Via The Brothers Brick:
Impressive? Absolutely. Yet it begs the question: were people this creative before the Internet offered an outlet with which to showcase their efforts? Because in our youth, we were lucky to construct a rocket car out of Legos that actually looked like it was capable of rolling down the upstairs hallway. We have to wonder, had we the benefit of the self-affirming effects of a blog and complimentary comments from people all over the world, whether things might have turned out quite differently in life.
So, dear readers, what do you think?”
I awoke from my last (in the sense of most recent, and hopefully in the sense of ultimate) Dark Age when my brother in law pointed me to Eric Harshbarger’s site, when it was featured on Slashdot for the Lego Desk. I looked at his works and thought “I could do that” and went out and bought a bunch of 3033 tubs (RIP) and built my Pokemon sculptures. I then found LUGNET and my local LUG and haven’t looked back since.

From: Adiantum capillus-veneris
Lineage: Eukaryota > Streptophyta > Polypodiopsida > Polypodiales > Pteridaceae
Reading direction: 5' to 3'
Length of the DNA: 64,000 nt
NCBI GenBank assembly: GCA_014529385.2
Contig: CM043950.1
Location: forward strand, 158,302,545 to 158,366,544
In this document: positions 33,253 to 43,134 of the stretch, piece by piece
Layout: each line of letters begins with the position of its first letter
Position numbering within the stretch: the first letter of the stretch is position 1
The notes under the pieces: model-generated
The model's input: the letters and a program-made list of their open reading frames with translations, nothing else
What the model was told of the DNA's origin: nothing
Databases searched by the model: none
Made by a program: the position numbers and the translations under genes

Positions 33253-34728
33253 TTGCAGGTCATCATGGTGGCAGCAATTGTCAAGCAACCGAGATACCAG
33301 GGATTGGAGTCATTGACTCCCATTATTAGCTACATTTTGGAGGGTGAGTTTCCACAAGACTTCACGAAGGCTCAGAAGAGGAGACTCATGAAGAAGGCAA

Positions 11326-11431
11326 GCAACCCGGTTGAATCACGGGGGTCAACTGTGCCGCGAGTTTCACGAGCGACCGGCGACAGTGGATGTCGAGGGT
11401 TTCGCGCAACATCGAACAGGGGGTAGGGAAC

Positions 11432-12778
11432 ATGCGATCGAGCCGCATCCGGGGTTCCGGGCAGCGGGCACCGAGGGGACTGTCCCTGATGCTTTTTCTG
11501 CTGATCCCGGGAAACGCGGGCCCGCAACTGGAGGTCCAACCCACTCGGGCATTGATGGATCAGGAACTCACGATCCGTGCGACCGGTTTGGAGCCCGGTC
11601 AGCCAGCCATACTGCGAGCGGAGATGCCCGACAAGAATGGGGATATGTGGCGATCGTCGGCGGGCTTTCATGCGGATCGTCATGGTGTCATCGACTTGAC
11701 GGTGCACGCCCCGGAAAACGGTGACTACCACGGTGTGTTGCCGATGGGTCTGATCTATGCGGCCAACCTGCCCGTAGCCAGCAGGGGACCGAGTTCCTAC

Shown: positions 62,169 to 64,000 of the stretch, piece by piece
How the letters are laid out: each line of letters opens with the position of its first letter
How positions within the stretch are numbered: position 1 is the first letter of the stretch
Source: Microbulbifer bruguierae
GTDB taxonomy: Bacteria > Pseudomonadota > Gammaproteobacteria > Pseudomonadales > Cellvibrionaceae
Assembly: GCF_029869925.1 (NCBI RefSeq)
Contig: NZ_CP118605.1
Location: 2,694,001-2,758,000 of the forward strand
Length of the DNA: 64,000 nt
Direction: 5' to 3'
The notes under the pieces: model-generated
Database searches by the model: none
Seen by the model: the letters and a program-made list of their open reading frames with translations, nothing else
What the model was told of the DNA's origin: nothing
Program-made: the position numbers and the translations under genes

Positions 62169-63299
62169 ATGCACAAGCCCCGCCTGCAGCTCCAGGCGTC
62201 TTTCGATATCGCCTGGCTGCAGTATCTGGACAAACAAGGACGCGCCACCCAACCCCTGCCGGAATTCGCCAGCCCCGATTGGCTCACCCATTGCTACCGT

The thing that’s kept me from having another Dark Age is the interaction with other AFOL’s. Whether it be a LUG meeting, train show, or just posting pictures online, the fact that I’m not all on my own has made it possible to maintain momentum. And that wouldn’t happen without the Internet.
As for blogs though, I think the jury’s still out. I don’t think there’s enough of us blogging to really have an effect yet. I think that LUGNET (though not nearly as much as in the past), classic-space.com, classic-castle.com sites, etc. have more impact than blogs at the moment.
So the question I would add is, will LEGO blogs take over from bulletin boards as the venue for the LEGO discussion? I think they already have in a few small areas, such as vignettes, but overall it remains to be seen. What do you think?